In the limit of clean surfaces, friction has its origins in the microscopic, chemical interactions at the interface between the two objects in question. One of the more amazing (to me, anyway) consequences of this is the extremely important role played by commensurability between the surfaces. Let me explain with an example. Consider a gold crystal terminated at the (111) surface, and another gold crystal also terminated at the (111) surface. Now, if those two surfaces are brought into contact, with the right orientation so that they match up as if they were two adjacent layers of atoms inside a larger gold crystal, what will happen? The answer is, in the absence of adsorbed contaminants, the surfaces will stick. This is called "cold welding". In contrast, if you bring together two ultraclean surfaces that are incommensurate, they can slide past each other with essentially no friction. This is called "superlubricity". Here are two great examples (pdf of first one; pdf of second one) of this.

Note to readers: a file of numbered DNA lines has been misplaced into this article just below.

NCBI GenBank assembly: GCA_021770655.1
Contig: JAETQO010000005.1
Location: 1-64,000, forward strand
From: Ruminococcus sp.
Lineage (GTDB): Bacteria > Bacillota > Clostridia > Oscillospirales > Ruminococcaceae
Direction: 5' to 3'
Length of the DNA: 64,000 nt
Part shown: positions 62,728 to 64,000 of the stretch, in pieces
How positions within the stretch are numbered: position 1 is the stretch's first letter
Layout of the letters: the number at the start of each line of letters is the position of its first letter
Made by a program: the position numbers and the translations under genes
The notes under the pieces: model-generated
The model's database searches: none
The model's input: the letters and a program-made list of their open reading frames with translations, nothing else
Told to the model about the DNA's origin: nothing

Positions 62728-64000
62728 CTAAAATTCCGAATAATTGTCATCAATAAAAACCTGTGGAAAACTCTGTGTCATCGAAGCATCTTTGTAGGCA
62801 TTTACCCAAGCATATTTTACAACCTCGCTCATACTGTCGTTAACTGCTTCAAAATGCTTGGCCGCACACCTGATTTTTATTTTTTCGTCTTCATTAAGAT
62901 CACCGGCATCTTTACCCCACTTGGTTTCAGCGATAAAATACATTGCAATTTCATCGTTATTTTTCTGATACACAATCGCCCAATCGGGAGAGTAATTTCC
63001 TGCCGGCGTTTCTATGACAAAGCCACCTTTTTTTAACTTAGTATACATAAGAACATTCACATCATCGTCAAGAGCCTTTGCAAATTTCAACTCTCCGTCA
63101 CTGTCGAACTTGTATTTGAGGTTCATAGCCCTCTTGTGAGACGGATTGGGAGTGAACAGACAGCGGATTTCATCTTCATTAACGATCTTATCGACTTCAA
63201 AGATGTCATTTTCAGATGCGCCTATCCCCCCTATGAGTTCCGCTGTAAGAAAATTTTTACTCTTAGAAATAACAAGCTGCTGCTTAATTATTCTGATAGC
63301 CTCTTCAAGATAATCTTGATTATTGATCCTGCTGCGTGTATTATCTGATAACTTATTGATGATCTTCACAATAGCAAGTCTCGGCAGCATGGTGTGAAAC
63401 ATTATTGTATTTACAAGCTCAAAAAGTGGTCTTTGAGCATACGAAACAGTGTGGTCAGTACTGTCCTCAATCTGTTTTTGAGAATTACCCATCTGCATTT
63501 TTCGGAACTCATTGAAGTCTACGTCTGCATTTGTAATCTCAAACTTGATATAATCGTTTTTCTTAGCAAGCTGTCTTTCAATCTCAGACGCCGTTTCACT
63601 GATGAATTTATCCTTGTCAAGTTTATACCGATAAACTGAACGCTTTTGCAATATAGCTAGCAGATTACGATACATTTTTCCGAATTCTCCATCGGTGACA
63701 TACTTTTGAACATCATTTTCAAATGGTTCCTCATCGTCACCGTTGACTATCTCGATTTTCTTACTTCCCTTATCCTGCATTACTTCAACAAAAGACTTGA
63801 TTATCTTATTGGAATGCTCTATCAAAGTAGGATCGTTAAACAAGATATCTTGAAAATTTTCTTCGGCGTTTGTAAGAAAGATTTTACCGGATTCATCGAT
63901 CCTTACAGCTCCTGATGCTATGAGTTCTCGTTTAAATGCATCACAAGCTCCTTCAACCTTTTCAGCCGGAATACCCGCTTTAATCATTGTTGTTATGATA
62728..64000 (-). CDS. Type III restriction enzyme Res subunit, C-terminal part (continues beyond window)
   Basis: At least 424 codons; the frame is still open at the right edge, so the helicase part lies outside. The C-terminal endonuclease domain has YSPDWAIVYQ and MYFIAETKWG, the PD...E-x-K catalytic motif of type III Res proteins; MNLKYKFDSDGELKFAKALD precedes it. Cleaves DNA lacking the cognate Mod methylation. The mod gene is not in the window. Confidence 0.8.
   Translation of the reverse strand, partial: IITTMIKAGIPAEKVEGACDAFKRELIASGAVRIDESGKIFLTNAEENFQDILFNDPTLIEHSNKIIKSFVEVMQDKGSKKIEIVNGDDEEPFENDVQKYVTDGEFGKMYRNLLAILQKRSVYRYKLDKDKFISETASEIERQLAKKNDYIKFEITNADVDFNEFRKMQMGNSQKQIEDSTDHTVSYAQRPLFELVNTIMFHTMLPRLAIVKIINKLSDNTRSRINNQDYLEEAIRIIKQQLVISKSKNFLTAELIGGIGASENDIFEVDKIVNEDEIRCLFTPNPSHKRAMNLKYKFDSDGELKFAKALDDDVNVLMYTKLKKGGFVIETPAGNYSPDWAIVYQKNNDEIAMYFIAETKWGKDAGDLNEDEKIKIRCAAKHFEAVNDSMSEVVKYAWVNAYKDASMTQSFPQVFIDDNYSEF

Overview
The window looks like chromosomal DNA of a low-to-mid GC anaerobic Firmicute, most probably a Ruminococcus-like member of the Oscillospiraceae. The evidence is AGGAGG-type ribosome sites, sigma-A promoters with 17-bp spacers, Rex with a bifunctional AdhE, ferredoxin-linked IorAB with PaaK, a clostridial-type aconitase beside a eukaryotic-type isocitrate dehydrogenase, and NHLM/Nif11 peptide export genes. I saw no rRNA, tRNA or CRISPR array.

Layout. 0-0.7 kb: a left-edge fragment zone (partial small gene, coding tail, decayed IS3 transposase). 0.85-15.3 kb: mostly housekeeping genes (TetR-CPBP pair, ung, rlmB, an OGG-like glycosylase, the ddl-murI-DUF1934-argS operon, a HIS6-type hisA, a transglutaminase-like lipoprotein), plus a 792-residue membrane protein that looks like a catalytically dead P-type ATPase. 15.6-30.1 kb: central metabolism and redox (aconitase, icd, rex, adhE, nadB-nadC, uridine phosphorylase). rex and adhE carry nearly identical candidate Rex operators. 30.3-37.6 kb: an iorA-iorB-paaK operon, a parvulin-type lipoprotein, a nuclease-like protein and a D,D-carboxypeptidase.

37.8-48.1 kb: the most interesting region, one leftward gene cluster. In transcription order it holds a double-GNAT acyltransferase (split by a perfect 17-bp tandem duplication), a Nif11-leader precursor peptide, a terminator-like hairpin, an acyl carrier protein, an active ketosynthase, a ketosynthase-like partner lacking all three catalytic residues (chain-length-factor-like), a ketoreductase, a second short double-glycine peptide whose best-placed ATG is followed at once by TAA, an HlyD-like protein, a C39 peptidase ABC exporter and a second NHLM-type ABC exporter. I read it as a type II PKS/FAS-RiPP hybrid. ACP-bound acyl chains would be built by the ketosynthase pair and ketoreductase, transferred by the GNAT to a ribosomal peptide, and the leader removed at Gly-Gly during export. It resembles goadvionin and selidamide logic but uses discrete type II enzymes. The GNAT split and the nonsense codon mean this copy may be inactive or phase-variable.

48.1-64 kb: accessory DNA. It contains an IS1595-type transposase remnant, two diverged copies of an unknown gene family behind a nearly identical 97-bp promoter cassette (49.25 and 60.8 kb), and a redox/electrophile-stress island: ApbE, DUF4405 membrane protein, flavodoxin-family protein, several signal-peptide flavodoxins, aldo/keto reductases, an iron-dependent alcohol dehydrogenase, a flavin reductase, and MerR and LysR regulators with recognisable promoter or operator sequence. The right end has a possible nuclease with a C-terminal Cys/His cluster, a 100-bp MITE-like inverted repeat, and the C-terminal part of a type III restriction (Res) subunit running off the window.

In this new paper, Liu et al. are able to do some very cute experiments in this regard, looking at the motion of thin graphite flakes (exfoliated from and) sliding on graphite pedestals. It's clear from the observations that graphite flakes shifted relative to the underlying graphite substrate can slide essentially frictionlessly over micron scales. Very neat and elegant, and surprising since there is not any rotation at work here to break commensurability. This is a very firm reminder that our macroscale physical intuition about materials and their interactions can fail badly at the nanoscale.